The Chinese of Indonesia and Their Search for Identity: The Relationship Between Collective Memory and the Media

The Chinese of Indonesia and Their Search for Identity:

The Chinese of Indonesia and Their Search for Identity: The Relationship Between Collective Memory and the Media [BOOKS] ⚣ The Chinese of Indonesia and Their Search for Identity: The Relationship Between Collective Memory and the Media Author Aimee Dawis – Polishdarling.co.uk This book examines how the Indonesian Chinese who were born after negotiate meanings about their culture and identity through their collective memory of growing up in a restrictive media environment This book examines of Indonesia Kindle Ñ how the Indonesian Chinese who were born afternegotiate meanings about their culture and identity through their collective memory of growing up in a restrictive media environment that specifically curtailed Chinese language and culture The restrictive media environment was the result of a series of policies administered during the Suharto era According to the regulations, the Indonesian government closed all Chinese language schools and prohibited the use of Chinese characters in public places, the import of Chinese language publications, and all public forms and The Chinese ePUB Ù expressions of Chinese culture In the past century, and particularly in the past decade, much attention has been given to China and its rising status as a world economic power Scholarship on overseas Chinese has also shed light on their relationship with their mythic homeland , China In their work, scholars discovered that the Chinese of Southeast Asia have created a prominent economic, political, and cultural presence in countries such as Indonesia, Malaysia, and Singapore In the s, scholars such as George Kahin, Ruth McVey, and Benedict Chinese of Indonesia PDF/EPUB ã Anderson were drawn to the political upheavals in Indonesia and the various roles that the Chinese of Indonesia have played in the economic, political, and cultural arenas of their country In later years, Charles Coppel and Leo Suryadinata have published extensively on various aspects of the Chinese in Indonesia, such as their religious affiliations and education Despite the considerable attention given to the Chinese of Indonesia, scholars have not specifically studied, through the lens of the media, how a certain group of Chinese Indonesians grew up in a restrictive media and cultural environment during theyears when Indonesia was ruled by Suharto This book takes the first step in examining this generation s collective memory of growing up in a state controlled environment that has had a significant impact on their identity formation, maintenance, and the re negotiation of Chineseness in their everyday lives This book will appeal especially to media, cultural studies, and Southeast Asian studies scholars, researchers, and students.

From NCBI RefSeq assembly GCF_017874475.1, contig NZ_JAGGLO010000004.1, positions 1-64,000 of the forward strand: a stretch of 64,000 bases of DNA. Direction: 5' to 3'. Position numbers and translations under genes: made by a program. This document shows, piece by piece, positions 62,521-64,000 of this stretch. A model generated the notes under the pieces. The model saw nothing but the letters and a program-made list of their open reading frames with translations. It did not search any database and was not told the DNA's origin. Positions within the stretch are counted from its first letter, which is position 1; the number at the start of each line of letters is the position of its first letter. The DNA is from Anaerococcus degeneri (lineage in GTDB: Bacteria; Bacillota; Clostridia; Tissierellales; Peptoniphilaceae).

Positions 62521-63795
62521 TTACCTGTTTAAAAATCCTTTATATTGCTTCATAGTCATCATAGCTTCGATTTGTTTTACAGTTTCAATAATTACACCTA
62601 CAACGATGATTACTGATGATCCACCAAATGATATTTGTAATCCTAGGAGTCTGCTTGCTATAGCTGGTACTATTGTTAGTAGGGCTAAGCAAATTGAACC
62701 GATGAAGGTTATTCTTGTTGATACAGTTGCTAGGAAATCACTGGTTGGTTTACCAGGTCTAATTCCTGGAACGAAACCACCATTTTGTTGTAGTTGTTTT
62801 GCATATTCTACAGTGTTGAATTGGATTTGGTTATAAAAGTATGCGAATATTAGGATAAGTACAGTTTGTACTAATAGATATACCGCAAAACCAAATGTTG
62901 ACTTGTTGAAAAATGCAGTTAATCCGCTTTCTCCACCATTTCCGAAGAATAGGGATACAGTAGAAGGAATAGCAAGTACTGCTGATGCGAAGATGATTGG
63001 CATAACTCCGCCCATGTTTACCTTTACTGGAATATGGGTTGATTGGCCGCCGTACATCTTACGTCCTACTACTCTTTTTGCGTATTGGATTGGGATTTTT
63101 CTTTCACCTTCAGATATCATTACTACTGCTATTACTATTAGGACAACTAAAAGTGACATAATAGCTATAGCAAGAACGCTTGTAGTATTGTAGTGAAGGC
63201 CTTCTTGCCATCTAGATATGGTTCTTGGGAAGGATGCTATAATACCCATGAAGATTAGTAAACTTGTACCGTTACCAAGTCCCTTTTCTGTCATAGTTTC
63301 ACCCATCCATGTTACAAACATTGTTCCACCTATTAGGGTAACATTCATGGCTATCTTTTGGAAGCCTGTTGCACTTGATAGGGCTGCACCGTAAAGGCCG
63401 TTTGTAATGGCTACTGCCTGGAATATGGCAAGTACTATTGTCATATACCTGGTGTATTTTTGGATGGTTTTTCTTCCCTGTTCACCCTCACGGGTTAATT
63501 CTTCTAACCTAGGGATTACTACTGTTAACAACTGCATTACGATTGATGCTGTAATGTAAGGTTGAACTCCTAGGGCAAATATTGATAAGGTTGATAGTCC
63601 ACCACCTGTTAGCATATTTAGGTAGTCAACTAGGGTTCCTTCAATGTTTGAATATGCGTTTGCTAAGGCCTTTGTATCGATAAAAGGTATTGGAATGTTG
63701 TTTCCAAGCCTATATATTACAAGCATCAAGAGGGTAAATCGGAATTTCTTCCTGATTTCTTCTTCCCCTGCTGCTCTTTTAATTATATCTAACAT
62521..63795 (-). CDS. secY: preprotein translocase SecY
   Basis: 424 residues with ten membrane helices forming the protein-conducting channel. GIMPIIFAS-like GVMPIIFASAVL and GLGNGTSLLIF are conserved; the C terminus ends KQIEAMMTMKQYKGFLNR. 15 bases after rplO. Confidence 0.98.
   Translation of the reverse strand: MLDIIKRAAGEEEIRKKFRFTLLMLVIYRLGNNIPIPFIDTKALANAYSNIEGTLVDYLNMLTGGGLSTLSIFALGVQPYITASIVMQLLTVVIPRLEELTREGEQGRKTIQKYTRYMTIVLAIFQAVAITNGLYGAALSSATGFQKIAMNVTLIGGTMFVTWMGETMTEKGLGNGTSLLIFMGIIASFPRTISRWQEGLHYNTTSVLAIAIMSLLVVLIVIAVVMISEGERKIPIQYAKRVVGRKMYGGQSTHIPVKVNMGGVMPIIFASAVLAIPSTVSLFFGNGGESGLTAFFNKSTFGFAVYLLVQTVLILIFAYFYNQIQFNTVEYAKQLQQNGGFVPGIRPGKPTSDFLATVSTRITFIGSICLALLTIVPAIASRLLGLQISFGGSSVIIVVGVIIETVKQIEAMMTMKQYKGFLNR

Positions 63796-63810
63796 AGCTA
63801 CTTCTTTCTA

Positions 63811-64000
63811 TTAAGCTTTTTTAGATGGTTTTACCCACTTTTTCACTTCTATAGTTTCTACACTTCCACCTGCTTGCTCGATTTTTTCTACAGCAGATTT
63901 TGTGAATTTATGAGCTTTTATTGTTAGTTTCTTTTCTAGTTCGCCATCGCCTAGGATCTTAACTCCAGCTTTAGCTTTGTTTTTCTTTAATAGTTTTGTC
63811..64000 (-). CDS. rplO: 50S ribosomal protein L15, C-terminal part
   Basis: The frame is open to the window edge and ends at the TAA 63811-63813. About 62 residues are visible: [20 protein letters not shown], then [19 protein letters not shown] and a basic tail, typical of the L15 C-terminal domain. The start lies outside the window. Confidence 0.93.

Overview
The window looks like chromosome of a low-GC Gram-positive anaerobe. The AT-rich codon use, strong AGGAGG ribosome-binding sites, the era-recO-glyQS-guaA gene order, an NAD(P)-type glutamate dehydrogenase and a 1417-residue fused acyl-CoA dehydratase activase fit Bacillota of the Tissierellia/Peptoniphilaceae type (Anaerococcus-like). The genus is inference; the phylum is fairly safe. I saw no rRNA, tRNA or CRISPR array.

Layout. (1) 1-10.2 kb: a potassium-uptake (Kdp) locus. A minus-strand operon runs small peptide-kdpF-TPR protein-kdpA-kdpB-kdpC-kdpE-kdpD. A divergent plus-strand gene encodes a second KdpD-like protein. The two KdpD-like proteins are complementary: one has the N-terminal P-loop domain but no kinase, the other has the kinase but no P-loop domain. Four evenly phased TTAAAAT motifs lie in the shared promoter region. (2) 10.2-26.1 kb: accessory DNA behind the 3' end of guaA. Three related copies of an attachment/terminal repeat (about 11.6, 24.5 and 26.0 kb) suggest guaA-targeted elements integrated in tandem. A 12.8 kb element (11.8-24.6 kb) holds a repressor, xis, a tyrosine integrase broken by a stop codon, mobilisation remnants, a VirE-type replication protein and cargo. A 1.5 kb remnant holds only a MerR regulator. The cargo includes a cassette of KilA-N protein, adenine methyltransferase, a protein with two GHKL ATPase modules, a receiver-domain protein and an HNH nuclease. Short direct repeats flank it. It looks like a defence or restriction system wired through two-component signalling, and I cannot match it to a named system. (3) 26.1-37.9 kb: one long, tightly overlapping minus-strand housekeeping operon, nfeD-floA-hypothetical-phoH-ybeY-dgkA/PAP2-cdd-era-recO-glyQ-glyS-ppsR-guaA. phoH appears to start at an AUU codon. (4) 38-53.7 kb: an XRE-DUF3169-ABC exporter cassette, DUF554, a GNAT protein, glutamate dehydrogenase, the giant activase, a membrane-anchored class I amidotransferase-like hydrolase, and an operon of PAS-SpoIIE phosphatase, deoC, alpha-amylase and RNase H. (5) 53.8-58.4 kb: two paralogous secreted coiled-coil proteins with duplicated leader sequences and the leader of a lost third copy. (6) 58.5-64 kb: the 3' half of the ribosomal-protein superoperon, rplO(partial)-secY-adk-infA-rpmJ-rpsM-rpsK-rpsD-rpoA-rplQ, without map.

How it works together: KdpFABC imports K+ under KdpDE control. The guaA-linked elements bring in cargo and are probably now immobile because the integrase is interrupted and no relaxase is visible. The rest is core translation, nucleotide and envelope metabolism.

10 thoughts on “The Chinese of Indonesia and Their Search for Identity: The Relationship Between Collective Memory and the Media

  1. Santo Santo says: